An example of modeling REST web services

A Simple REST web-service model

UML Model of a RESTful service

What does this model represents?

Look at the above model for a minute (Click the model to enlarge). What can you say by looking at this picture?

There is  BookmarkService from which there is a path /users . The Users resource contains a method create which is also tagged as POST. Probably this means that I can do a post on http://<baseurl>/users to create a new user.

Further left is another path tagged {username} which suggest that something like …/users/{username} can be done. Consider anything in curly brackets as a variable, a placeholder, so actual url would be something like http://<baseurl>/users/john or http://<baseurl>/users/tom. Operations allowed on this are as you can see from the UserName resource class are GET, PUT and DELETE which have obvious effects. Similarly to get the list of all bookmarks for a user you would need to do something like http://<baseurl>/users/john/bookmarks. Armed with this knowledge you can read the entire diagram to see the entire set of web services that are being provided by this service

Now imagine if I had shown the code instead of the model above. It would have taken much more time and space to figure out what that code does and with much less certainty.

Does this model has any further use?

After all off what use is this model, if the code meant to implement these concepts have no link to this model and is hand written. In that scenario, code is the ultimate truth and you can ignore the pretty model picture.  Well not in this case. You can generate almost complete implementation from this model by running a transform from it. In Rational Software Architect ( ) the team that I work for, we have REST transforms which can take this model and generate most of the boiler plate code for you, such that you are left to fill only the business logic part of the code. What’s the boiler plate code that’s getting automatically generated.

  1. Classes with methods are automatically generated with JAX-RS annotations and comments.
  2. The params extraction is automated.
  3. A report from the above model is generated which can be published as a document and circulated to all external stake holders.
  4. With proper JAX-RS runtimes installed, the routing is taken take automatically by the runtimes and user doesn’t need to worry.
  5. The BookmarkService class can directly be used as a servlet for container that are JAX-RS aware.
  6. With little modification, the original model can be retargetted towards a different implementation also.

You can imagine your REST services as your public API and a good way to control your API would be to have all addition , deletion or modification to the API go through this model, so that all decision can be discussed and reviewed before being approved.

Next Steps

If this gets you excited and you can imagine the amount of effort you will save, besides being able to discuss your services with other using the model, take a look at the detailed article by my colleague  has written on RESTful web services modeling support   in the newly released version of RSA.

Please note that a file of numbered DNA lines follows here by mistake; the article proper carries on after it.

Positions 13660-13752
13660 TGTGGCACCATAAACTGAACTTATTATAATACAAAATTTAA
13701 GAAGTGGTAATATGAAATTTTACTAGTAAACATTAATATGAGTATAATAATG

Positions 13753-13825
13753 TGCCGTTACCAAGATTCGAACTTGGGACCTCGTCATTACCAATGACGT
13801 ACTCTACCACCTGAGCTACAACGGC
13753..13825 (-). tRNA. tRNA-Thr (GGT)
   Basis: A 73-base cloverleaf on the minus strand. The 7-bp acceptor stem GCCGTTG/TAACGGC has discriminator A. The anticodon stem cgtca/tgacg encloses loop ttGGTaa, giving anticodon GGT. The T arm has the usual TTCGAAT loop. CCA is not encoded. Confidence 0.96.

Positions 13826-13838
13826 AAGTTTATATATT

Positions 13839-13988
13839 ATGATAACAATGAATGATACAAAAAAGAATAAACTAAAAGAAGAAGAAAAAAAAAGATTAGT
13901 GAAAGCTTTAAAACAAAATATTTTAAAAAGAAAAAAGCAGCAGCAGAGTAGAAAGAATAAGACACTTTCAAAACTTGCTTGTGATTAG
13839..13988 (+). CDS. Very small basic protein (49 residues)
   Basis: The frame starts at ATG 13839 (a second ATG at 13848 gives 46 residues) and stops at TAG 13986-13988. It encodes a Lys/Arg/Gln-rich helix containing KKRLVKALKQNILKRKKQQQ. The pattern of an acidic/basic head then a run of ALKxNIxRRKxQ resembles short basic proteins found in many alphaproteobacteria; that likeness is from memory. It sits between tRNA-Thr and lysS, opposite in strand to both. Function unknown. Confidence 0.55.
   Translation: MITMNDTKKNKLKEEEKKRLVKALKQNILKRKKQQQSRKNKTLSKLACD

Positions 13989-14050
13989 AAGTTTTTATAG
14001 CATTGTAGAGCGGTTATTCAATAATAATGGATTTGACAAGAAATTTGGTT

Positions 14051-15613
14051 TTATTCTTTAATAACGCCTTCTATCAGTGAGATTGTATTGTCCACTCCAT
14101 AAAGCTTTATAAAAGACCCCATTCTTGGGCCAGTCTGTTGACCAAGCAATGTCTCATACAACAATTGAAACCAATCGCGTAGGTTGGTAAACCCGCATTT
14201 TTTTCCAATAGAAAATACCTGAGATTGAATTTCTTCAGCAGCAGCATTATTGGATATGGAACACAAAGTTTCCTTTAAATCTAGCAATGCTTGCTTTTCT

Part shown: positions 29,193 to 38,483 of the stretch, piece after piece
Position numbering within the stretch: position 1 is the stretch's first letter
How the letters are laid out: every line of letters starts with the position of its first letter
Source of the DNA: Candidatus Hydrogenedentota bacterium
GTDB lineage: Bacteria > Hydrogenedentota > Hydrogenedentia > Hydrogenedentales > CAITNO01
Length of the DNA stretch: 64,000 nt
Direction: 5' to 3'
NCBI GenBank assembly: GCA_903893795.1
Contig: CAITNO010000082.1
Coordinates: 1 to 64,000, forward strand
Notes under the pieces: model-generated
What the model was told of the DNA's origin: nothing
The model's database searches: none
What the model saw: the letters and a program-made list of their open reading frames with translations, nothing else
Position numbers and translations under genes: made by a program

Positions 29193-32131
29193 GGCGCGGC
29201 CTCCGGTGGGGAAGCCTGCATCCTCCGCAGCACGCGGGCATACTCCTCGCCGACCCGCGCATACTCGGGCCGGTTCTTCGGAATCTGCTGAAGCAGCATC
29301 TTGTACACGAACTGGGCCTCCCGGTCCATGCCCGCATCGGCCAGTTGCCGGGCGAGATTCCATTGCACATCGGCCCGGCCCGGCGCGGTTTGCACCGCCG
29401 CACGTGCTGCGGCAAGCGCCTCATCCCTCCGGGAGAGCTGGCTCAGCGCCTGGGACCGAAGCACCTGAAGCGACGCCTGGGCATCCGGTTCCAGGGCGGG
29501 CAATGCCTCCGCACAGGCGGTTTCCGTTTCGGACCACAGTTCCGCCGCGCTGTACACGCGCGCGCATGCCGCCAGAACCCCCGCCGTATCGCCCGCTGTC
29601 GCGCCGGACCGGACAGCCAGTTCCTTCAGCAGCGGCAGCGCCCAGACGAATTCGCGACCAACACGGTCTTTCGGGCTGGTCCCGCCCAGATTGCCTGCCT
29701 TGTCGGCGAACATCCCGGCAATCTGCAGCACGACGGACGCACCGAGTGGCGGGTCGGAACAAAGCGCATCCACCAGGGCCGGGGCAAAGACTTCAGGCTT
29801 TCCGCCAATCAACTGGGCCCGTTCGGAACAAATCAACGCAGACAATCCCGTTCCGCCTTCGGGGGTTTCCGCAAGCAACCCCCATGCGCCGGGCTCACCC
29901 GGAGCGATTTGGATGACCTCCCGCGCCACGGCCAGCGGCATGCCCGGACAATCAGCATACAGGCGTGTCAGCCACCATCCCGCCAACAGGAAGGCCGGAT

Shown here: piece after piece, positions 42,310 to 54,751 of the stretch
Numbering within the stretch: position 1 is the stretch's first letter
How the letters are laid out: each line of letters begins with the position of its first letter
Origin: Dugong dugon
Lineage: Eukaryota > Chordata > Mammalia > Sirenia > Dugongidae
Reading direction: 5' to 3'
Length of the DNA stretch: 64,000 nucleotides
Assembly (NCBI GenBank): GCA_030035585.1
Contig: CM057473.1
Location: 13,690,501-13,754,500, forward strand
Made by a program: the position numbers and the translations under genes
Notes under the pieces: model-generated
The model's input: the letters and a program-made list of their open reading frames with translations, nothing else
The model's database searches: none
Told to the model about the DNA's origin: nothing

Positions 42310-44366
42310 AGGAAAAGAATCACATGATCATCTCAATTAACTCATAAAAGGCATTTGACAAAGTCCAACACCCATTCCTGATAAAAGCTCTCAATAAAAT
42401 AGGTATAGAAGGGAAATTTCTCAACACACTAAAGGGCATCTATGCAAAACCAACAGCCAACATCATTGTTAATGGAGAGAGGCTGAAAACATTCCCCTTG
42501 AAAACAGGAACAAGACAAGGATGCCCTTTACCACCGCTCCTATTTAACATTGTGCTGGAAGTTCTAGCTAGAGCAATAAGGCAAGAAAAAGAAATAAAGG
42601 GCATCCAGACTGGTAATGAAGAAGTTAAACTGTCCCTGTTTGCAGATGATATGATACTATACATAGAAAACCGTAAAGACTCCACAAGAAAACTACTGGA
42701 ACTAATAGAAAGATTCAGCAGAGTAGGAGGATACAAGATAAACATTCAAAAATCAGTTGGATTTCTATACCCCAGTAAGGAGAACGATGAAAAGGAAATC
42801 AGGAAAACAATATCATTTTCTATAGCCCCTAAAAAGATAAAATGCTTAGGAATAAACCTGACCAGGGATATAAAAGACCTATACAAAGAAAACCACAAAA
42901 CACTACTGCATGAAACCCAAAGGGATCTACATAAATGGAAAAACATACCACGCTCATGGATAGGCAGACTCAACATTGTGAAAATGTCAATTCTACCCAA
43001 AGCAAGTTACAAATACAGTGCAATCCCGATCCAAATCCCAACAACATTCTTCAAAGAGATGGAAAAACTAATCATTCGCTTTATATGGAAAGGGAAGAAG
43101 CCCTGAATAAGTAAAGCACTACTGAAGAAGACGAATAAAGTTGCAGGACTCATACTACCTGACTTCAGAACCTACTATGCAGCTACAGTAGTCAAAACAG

In case you are interested in a live talk and demo, my talk is scheduled during the Innovate 2011 conference in Bangalore. I will be talking about the RESTful web-services modeling capabilities in RSA (Rational Software Architect) in detail along with a demo. I will be available for discussions through out the conference.

4 responses to this post.

  1. [...] An example of modeling REST web services [...]


    • Posted by Ankur Deshwal on July 22, 2011 at 6:35 PM

      Looks great!!

      However the pretty picture looks interesting always for small models. While the real life codes(and design requirements) tends to blow up all the software engineering methods involving the graphical interface for design and modeling. I believe we still lack proper human-machine interaction interface to explore such nice graphical tools. :)

      But that does not in any sense should stop improvising with whatever possible.

      Thanks for the uncluttered and simple article for the introduction to REST.


      • In the model that I have shown in the diagram, the effort is to model the REST API that a BookmarkService will provide. From this model the code is generated automatically and there is support for reapplying you changes without losing your existing code ( as you will keep on enhancing your APIs ). The implementation of these API would require you to add only the business logic part of code ( for example if you want to store the url in a db or xml file , or if you want to keep track of number of free book marks allowed etc ), but other mundane concern like routing the http GET/POST/PUT/DELETE method to appropriate method/class, extracting parameters like {username}, adapting the return types etc will be automatically taken care of ( in partnership with the JAX-RS runtimes ). Generation of documentation is also automated. To this effect, I think its much more productive to create a model, than to jump directly into code. Ofcourse the main benefit is that it lets you also discuss your API with other stake holders and make changes, which you can’t do with just plain code being projected.

        Having said that, I do agree that not all situations are where the modeling returns justify the effort, but that’s the topic for another post (coming soon …) :-)

  2. Posted by SS on July 22, 2011 at 11:18 AM

    Looks interesting!


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